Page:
So it is not clear how closely we are to suppose that the story of the blind man follows after the teaching of Jesus at the feast of Tabernacles. But after the sayings on sheepfolds and shepherds that close the account of the healing of the blind man and the subsequent conflict, we are told in Jn 10.22 that it was winter and the Feast of Dedication. So we should probably imagine that Jn 9.1-10.21 is set between the autumn season of Tabernacles and the winter season of Dedication, as a bridge or transition from one to the next (See Brown 1966 pp 388-90).
The disciples' question in v2 demonstrates their participation in a common way of thinking about disease at the time, based on what we now understand to be both a misunderstanding of the human body and a misunderstanding of sin. In the following verse Jesus directs their attention away from sin to the Father's ultimate purpose. The man's blindness is not the result of anything we can "see" -- it comes from the divine plan in which the man, his parents, the disciples, and Jesus himself are actors, all fulfilling their roles in bringing about humankind's trust in Jesus and his Father.
The healing described in vv6-7 is unlike most of those found in the Gospels. Only here and in the gospel of Mark (Mk 7.31-7 and 8.22-6) does Jesus heal by combining the use of spittle with touching the affected parts of the body. The second of those Markan examples is most like this story from John, since it also concerns the healing of a blind man. But it is dissimilar in that the blind man's sight is not immediately restored by Jesus, who must lay his hands on the man twice. Possibly the rarity of the method used in these three cases is due to a perceived association between the use of spittle and the work of Jewish exorcists or pagan magicians (such as Brown (1966 p 372) and Carson (1991 pp 363-4) suggest may have existed).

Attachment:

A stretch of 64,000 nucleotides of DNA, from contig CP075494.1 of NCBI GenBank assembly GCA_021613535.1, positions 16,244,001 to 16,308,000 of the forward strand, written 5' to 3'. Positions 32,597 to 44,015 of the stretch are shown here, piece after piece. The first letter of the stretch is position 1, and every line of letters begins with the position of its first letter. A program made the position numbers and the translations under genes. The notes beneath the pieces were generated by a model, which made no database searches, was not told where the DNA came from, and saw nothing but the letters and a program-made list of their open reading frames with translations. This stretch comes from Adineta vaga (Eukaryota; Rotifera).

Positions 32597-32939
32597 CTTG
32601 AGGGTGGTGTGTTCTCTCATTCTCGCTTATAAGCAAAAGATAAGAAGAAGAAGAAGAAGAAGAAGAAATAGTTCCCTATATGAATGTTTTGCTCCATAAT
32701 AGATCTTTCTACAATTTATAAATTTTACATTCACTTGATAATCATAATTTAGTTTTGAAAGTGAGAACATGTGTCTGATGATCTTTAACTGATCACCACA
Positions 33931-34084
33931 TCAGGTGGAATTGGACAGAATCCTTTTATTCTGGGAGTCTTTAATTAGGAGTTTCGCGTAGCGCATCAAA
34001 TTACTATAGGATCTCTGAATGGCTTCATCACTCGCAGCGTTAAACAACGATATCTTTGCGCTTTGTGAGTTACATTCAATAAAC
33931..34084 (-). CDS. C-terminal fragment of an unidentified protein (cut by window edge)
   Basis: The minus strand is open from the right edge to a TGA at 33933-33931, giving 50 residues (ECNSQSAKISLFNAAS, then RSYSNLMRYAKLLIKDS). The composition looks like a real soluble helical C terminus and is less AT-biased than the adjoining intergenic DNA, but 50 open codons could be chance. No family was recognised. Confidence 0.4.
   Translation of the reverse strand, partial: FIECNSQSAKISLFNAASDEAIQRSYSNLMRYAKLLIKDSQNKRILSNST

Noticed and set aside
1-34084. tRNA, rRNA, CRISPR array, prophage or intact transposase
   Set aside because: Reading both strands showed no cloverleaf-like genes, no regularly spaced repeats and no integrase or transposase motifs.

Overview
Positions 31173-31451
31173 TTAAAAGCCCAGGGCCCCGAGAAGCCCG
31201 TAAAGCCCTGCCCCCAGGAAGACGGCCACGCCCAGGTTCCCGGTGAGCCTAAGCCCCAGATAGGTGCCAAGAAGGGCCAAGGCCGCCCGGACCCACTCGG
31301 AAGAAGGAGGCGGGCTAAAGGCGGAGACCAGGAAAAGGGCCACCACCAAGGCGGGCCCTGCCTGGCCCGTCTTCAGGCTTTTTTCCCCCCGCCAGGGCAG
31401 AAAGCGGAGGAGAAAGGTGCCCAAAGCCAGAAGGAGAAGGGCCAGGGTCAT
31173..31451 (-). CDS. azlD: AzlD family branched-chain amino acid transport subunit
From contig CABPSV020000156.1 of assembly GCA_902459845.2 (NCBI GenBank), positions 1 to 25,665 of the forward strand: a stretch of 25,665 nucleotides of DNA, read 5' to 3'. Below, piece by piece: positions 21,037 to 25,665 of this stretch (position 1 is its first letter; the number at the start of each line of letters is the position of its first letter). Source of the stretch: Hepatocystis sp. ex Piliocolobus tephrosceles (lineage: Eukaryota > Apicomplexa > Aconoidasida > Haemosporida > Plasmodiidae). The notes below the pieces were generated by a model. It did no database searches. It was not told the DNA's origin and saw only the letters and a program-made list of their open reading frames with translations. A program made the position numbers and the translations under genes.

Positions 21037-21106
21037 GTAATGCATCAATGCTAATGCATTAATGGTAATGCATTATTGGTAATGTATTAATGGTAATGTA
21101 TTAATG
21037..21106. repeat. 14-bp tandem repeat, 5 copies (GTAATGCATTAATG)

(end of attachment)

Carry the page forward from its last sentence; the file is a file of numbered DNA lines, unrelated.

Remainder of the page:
It is interesting that the second of these miracles in Mark (8.22-6) is
the starting point of an "inclusio" (a kind of literary bracketing in
which similar wording or the narrative of similar events enclose a
discussion or another narrative), in which two healings of blind men